So, designers and builders, mark your calendars for Antigua, Guatemala in January 2017, and stay tuned for more information! If you’d like to be kept up to date on all things Guatemala (finalization of the program, workshop details, application process, dates, and fees) just email info[at]buildlightly[dot]com and we’ll get in touch pronto! It’s gonna be a fun one, guys…

Muchisimas Gracias a LEAF Community Arts/LEAF International, PEG Partners, Fundit, Childaid, and CEDIN School.

Hasta luego, y abrazos,

Lucas y Miriam – the Build Lightly Guatemala Dream Team.

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YesterMester Students and Social Justice in Vermont



If you could go back in time and make one significant course correction in your education, what would it be? As an architect, designer, green building consultant, and design/build instructor, I would have told myself to make more things with my hands. Take the classes that involve exploring materials and methods in the wood and metal shop, and, whenever possible, get your hands dirty!


Enter the Yestermorrow Design/Build School in VT, pioneers in design/build education since the 1970s, a non-profit organization that teaches students learn to think with their hands.  In particular, let’s shine the spotlight on a boisterous group of 15 college students and grads lead by two instructors, Eric Cook and Vince Robles, and a fabulous intern – Jess Caruso. This is the Yestemorrow Semester Program.


The full-immersion, credit-bearing semester in green building and design complements architecture, building science, engineering, and environmental design majors and has wide application in liberal arts curricula. It’s a 17-week studio-based design/build program, partnering with U-Mass. During this semester, students:

  • Gain important hands-on skills developing a real-world project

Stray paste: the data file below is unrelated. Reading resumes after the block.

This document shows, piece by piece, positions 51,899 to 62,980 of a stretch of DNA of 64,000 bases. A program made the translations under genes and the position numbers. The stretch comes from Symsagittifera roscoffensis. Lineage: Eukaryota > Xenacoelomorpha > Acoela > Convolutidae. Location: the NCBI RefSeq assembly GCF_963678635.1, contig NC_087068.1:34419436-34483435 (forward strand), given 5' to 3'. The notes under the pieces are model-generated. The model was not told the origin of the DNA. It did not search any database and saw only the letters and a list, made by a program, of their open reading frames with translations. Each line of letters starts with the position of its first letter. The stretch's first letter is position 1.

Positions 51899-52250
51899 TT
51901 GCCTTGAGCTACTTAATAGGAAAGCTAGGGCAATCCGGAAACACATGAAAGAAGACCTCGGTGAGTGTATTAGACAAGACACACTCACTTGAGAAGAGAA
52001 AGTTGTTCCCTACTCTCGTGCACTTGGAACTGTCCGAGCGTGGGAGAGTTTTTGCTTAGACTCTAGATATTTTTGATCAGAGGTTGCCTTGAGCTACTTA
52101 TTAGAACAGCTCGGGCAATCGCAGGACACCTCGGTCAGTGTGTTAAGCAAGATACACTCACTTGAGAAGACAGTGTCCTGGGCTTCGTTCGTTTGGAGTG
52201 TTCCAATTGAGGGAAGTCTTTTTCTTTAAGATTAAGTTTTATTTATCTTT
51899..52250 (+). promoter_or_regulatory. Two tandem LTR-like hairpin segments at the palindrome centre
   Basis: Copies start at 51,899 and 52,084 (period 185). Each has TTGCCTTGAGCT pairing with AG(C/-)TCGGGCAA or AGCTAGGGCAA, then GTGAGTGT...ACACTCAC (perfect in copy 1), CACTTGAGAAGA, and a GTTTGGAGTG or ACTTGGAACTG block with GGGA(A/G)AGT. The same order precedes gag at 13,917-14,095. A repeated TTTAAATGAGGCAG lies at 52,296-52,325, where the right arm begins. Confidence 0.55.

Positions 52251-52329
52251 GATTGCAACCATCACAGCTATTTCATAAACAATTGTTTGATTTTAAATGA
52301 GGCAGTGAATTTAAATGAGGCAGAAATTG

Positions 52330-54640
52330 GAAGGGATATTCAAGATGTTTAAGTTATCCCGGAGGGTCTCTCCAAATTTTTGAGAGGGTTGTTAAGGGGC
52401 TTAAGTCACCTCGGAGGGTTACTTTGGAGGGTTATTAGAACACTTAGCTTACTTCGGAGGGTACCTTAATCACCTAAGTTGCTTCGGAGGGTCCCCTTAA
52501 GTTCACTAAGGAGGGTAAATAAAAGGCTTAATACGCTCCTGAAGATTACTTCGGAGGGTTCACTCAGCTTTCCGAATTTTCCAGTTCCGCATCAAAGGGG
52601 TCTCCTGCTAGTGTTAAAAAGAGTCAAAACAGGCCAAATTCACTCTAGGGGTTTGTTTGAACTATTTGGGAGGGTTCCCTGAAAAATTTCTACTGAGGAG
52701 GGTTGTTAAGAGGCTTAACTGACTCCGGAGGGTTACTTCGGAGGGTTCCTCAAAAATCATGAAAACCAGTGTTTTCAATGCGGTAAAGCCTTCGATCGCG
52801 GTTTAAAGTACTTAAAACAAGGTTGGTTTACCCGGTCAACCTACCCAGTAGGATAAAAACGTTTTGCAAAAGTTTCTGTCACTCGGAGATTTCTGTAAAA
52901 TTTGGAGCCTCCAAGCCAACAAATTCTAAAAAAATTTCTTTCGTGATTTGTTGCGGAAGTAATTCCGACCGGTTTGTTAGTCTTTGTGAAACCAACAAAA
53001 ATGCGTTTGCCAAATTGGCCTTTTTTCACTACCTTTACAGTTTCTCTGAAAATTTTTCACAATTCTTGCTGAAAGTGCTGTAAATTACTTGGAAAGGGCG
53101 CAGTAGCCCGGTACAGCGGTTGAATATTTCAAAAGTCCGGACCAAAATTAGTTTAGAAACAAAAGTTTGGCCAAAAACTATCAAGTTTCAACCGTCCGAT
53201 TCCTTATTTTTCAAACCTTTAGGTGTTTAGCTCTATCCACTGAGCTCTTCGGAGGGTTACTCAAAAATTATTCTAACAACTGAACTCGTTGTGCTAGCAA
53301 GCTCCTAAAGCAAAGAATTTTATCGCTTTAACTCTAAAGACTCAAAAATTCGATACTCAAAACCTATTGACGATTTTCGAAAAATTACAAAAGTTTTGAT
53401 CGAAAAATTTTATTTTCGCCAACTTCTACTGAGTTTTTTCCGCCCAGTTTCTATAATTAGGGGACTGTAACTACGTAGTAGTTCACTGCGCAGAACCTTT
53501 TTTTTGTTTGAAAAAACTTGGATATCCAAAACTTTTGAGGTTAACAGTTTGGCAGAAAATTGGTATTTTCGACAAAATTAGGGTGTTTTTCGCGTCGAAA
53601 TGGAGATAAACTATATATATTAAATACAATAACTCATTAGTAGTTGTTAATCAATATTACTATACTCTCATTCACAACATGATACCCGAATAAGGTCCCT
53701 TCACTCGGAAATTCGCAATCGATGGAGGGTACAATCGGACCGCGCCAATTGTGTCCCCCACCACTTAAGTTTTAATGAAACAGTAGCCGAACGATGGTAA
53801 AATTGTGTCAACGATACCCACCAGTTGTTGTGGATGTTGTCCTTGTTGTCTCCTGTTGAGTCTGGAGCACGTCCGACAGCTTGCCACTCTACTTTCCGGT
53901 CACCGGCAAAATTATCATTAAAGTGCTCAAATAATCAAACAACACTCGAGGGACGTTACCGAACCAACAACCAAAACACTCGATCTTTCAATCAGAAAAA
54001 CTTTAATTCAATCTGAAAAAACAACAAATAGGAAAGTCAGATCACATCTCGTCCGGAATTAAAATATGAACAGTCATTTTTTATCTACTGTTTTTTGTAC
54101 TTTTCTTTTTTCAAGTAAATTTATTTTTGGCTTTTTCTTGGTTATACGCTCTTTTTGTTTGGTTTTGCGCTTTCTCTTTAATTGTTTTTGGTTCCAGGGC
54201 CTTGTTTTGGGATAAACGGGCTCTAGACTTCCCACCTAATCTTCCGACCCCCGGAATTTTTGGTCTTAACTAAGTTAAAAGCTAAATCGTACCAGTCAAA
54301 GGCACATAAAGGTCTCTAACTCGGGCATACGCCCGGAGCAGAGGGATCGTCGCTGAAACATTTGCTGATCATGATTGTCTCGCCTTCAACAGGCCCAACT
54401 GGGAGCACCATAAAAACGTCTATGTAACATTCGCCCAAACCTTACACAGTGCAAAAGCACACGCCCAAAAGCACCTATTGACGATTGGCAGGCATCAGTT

• Explore concepts of sustainability through practice
  • Earn college credit
  • Work with expert instructors who are professional designers and builders
  • Add practical and relevant experience to your professional résumé
  • Open to college students, recent graduates, and professionals
  • The only pre-requisite is self-motivation—no previous architecture or construction experience necessary
  • Financial aid may be transferable

I’ve been lucky enough to join this rowdy group as their guest instructor, weighing in on early design critiques, presenting on working drawings, and building with them.  Yay protecto-wrap!


This year, they are designing and building an ambitious structure for a community-based client, Janaki Natarajan – program director for Masters in Teaching for Social Justice with Marlboro College. There are two pieces to the building program revolving around social justice: a library/community space, and a studio residence for a visiting scholar. Essentially, this manifested in the design of two identical buildings joined by an entry, deemed “the dovetail” for both its shape and conceptual meaning as a connector.





The best part about the Semester Program is that the principals of building science and sustainable design STICK. There’s a difference between drawing a wall section for a high performance building and actually building said wall section, in order to complete a project for a real client, with real materials, keeping out real rain and weather.


Even after a partial installation of the mineral wool exterior insulation and high performance windows, students can stand inside the library wing and notice the difference between the interiors and the low 40s temperature outside.


The students are learning everything from rain screen assembly to thermal breaks.  And, all of these sustainable design moves and concepts get put into practice as they continue construction – rain or shine, 5 days a week (and sometimes weekends!), the students are out on the tennis courts at Yestermorrow, prefabricating the modular structure in pieces, so it can be trucked away and crane dropped into place.


Some of the environmental design features of the project include a high performance envelope, reclaimed pallet wood to be used as light fixtures, a composting toilet, passive solar design, reused faucets/fixtures, and hand made concrete countertops and sinks. For heating, the project relies on a tight and heavily insulated envelope, a wood-burning stove, and two small electrical fan heaters. The Dovetail has been designed to create an inviting space that encourages collaboration: one that is simple, beautiful, and welcoming. And overall, a safe place to explore and try new things.


Kudos to the Yestermorrow Semester program for making green buildings happen, fostering the next generation of environmental stewards, and teaching students in a meaningful way – to think with their hands. Stay tuned for photos of the completed project in place!